LAKEWOOD, Ohio — Business owners in Northeast Ohio are looking to expand their reach as the service industry struggles to survive during the pandemic.
“The CDC was recommending cities to prioritize outdoor dining whenever possible,” Lakewood Ward Two Councilman Jason Shachner said.
Restaurateurs in Lakewood are hoping to give new meaning to the term “curbside service.”
“I know that a lot of people feel much more comfortable sitting outside because of the CDC guidelines and stuff like that,” Eric Ho said.
Ho owns L.B.M on Madison Avenue and is the first business owner to submit an application for a parklet to the City of Lakewood.
“Parklets essentially allow sidewalks to be extended,” Shachner said. “So you’re extending seating out into what is typically you’re metered parking areas.”
Shachner said the opportunity to serve customers on makeshift patios may save some businesses trying to stay afloat.
“Since last week the city is ready to start accepting applications for businesses and restaurants if they want to add a parklet to their storefront,” Shachner said.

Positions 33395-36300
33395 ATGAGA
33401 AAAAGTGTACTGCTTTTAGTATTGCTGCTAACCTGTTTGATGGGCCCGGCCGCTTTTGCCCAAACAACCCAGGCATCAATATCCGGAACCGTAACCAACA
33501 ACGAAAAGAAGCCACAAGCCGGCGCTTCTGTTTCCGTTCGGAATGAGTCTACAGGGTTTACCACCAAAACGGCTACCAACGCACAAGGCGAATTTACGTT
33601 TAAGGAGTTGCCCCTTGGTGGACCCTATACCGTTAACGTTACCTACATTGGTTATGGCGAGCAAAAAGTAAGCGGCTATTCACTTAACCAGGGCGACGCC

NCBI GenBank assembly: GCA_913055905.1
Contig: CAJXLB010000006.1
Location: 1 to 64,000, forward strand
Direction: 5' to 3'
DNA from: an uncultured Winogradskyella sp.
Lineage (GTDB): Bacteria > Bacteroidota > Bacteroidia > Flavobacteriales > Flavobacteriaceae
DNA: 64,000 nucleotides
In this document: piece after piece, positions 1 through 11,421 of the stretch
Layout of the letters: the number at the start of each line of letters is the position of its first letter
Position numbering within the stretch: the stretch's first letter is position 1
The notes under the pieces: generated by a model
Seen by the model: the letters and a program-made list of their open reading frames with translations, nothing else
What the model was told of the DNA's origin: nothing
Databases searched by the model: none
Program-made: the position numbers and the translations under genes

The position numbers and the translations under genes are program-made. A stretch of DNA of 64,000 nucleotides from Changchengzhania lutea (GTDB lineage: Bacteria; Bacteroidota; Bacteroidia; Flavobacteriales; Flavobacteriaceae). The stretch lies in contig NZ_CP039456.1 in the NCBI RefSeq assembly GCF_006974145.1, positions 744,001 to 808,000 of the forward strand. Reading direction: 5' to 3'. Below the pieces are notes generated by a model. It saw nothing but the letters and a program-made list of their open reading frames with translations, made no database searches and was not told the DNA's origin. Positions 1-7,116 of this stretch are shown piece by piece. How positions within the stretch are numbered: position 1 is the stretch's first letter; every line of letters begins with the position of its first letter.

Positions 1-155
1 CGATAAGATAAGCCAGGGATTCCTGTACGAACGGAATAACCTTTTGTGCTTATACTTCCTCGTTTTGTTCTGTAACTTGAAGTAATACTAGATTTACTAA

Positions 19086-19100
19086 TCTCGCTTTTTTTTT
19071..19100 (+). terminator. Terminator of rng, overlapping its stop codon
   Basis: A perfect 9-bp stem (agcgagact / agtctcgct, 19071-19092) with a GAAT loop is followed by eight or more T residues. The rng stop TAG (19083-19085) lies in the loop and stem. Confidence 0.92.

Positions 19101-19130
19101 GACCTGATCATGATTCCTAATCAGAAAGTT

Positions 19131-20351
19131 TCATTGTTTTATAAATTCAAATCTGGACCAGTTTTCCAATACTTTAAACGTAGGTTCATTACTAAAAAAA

However, he said not all restaurants and bars will be approved for parklets by the city.
“Not all restaurants or businesses, it’s not gonna work for everybody,” Shachner said. “Some areas are too narrow. Some areas don’t have enough parking spaces. Some areas are near buses.”
All approved businesses will be required to install multiple barricades to protect customers and staff from traffic.
“And we’re evaluating each and every space, so if there’s some blind spots there, it’s less likely that it’s going to be approved for that area,” Shachner said. “Or if it’s an extremely busy intersection, it’s less likely to have a parklet approved.”
Ho hopes the extended patio areas become a permanent fixture in Lakewood.
“All these buildings are like 100 years old roughly and so is how the streetscape kind of is,” Ho said. “So this is like a modern solution to that.”
Ho’s request for a parklet could be approved by the City of Lakewood as early as Monday.
“It’s a matter of getting those barricades and having them shipped here,” Ho said. “And then we like to make our furniture, so we have to make the patio tables.”
From there, the business will need approval from its insurance company and the Cuyahoga County Board of Health.